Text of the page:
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Between 500 BCE and 500 CE, the Roman civilization experienced changes both politically and culturally. Firstly, Rome’s government transitioned from a Republic to an Empire. Later, that empire was split into two parts; east and west. In terms of changes in culture, it was impacted by the shift in religion, as the Romans shifted from polytheism to monotheism. Despite all the changes, Rome still remained culturally diverse. The Romans overthrew the Etruscans in 509 B.C.E. The Etruscans had ruled over the Romans for hundreds of years.
Once free, the Romans established a republic, a government in which citizens elected representatives to rule on their behalf. The highest positions in the government were held by two consuls who ruled the Roman republic.
A senate composed of Patricians elected these consuls and at this time, lower-class citizens, or plebeians, had virtually no say in the government. Both men and women were citizens in the Roman Republic, but only men could vote. Under certain circumstances, the senate and the consuls could appoint a temporary dictator to rule for a limited time until the crisis was resolved.
One of the innovations of the Roman Republic was the notion of equality under the law. In 449 B.C.E., government leaders carved some of Rome's most important laws into 12 great tablets. During the last three centuries of the republic, Rome experienced a long series of civil wars, economic as well as political issues, and civil crisis caused by the dictatorship of Julius Caesar. After Caesar’s death, another civil war broke out destroying what was left of the Roman republic.
Caesar’s adopted son, Octavian, joined forces with a general named Mark Antony and a politician named Lepidus. They took control of Rome for ten years as the Second triumvirate. The alliance ended in violence and jealousy. Octavian forced Lepidus to retire and then became rivals with Mark Antony. Octavian believed Mark Antony was plotting to rule Rome from Egypt, and another civil war erupted. Octavian defeated Antony and became the unchallenged ruler of Rome. Rome was at the height of its power from the start of Augustus’s rule in 27 B.C to 180 A.D. For 207 years, peace and prosperity resided over the Roman Empire, known as the Pax Romana. During this time, the empire spread 3 million square miles, and its population was between 60 and 80 million. The borders were also stable, since there were not any wars going on between Rome and other civilizations.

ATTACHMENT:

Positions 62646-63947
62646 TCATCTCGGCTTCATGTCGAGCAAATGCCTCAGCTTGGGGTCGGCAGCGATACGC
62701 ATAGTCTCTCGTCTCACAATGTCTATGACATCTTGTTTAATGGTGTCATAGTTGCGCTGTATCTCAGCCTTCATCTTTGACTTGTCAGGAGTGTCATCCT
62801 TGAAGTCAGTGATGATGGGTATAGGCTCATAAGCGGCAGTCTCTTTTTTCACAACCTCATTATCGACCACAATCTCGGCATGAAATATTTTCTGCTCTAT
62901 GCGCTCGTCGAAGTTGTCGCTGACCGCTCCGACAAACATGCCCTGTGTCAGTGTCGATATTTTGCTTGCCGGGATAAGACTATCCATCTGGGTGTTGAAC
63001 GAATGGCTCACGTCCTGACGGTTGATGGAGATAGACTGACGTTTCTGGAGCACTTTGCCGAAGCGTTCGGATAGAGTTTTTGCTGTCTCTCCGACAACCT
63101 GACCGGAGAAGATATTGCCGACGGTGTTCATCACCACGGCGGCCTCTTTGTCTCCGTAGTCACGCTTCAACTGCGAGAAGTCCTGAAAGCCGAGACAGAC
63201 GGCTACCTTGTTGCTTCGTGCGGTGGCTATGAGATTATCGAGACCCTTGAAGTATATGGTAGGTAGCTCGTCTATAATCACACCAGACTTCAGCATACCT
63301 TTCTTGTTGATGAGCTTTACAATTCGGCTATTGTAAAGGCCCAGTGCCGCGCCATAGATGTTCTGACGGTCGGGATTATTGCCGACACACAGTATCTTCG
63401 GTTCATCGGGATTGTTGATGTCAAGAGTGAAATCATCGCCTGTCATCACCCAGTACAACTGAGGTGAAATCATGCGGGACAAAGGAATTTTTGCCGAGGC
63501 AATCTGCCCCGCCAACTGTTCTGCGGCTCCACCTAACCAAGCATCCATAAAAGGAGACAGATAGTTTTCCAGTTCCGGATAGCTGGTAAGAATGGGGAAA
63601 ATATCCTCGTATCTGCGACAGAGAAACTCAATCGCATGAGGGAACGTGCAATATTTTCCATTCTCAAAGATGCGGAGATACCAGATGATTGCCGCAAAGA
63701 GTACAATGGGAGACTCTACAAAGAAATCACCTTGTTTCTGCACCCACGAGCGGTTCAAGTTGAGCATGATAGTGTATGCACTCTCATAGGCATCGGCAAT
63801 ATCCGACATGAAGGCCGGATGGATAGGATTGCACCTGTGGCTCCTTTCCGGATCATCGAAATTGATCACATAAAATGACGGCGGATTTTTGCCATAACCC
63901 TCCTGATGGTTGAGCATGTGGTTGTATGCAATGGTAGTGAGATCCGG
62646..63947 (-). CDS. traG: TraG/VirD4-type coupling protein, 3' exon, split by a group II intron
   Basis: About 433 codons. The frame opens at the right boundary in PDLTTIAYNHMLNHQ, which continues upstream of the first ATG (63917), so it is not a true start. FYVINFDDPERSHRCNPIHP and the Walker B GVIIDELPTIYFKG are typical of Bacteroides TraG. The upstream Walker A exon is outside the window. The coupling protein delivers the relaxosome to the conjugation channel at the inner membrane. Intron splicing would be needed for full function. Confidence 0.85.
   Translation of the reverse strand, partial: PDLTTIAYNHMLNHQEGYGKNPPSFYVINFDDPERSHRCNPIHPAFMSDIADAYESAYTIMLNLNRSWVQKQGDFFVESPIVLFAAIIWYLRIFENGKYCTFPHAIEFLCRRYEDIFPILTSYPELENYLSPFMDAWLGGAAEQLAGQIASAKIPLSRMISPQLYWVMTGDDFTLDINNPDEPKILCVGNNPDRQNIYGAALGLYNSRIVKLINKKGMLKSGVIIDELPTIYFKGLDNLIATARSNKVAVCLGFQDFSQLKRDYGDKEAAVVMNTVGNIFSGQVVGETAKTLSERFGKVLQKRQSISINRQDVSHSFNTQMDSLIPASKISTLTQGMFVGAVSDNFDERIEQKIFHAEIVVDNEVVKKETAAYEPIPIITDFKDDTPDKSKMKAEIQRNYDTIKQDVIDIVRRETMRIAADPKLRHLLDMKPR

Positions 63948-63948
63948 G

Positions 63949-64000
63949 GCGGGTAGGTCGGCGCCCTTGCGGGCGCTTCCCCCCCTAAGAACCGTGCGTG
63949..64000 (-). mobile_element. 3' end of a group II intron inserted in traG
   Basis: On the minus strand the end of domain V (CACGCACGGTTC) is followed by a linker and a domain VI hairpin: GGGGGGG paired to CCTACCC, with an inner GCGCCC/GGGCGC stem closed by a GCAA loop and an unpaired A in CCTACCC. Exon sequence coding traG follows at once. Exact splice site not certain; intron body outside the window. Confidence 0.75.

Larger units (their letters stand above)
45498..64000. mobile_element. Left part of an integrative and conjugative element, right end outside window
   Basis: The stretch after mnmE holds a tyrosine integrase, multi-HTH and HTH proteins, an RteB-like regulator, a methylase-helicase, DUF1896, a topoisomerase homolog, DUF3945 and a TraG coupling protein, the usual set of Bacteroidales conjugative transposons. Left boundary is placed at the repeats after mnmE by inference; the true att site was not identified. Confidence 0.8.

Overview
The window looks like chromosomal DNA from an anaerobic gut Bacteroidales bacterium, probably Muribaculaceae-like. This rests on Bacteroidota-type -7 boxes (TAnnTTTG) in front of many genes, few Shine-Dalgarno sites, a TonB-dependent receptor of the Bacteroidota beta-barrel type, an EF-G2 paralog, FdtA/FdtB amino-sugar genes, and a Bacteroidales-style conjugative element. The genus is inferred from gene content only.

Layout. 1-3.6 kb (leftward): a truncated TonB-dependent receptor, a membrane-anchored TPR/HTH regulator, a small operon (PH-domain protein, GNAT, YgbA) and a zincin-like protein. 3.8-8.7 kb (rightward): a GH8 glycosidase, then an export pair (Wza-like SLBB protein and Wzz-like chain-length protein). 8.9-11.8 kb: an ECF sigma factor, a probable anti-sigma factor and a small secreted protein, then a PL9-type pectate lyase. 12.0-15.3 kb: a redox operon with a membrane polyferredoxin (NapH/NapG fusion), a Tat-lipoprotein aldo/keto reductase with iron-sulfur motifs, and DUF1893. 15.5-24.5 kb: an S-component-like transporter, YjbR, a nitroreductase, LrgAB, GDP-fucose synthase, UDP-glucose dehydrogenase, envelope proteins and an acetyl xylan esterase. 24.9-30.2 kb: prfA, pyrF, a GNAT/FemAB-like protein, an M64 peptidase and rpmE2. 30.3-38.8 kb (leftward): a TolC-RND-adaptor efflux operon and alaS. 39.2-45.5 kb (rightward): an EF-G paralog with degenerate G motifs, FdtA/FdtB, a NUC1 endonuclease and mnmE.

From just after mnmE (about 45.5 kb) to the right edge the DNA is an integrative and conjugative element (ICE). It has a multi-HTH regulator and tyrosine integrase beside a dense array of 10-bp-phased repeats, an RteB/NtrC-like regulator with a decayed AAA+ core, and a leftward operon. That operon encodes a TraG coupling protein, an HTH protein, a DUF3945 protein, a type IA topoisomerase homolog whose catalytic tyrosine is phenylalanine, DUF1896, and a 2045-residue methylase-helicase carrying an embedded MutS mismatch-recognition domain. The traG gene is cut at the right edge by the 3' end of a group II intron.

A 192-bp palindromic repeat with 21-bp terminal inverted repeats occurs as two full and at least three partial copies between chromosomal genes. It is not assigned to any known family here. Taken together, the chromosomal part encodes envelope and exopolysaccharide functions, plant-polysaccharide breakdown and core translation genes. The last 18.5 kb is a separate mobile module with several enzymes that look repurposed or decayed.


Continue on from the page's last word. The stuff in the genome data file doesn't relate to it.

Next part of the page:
Since Rome was now an empire, this meant that the government would now be ruled by a single emperor instead of two consuls. Since one person was in full control instead of two, so there was no conflict over power, and there was no need for citizens to constantly elect people to rule. However, during Octavian’s reign he set up a civil service system. He paid workers to manage the affairs of government. Although the senate still functioned, civil servants from the plebeians and even former slaves actually administered the empire. The Romans were heavily influenced by the Greeks in various ways. One facet being religion, the Roman’s were polytheistic due to Greek influence and worshipped many of the same gods. The classical Greek and Roman gods rewarded excellence over mediocrity and did not truly offer any sort of meaningful after-life. However, around 300 CE a new religion started to spread throughout Rome.
This new religion being Christianity, a monotheistic religion, and a religion that believed that there was life after death and hailed Jesus as the son of God as well as the incarnation of God. In regards to life after death in the Christian religion, as long as you followed the faith and lived a virtuous life doing good deeds you would be rewarded heaven. But if one has led a life of sin, they would be doomed to spend the afterlife in hell. Those meek and seen as inferior in the Roman empire, the poor, slaves, and women felt elevated and empowered as everyone is equal in the eyes of God, in Christianity. When Christianity began to emerge, it was largely disliked as Christians refused to take part in the worship of emperors as the Romans did. It was this refusal that caused its practice to be illegal and those who chose to stick with the faith were prosecuted. Although people were being killed for practicing, Christianity started to become even more popular.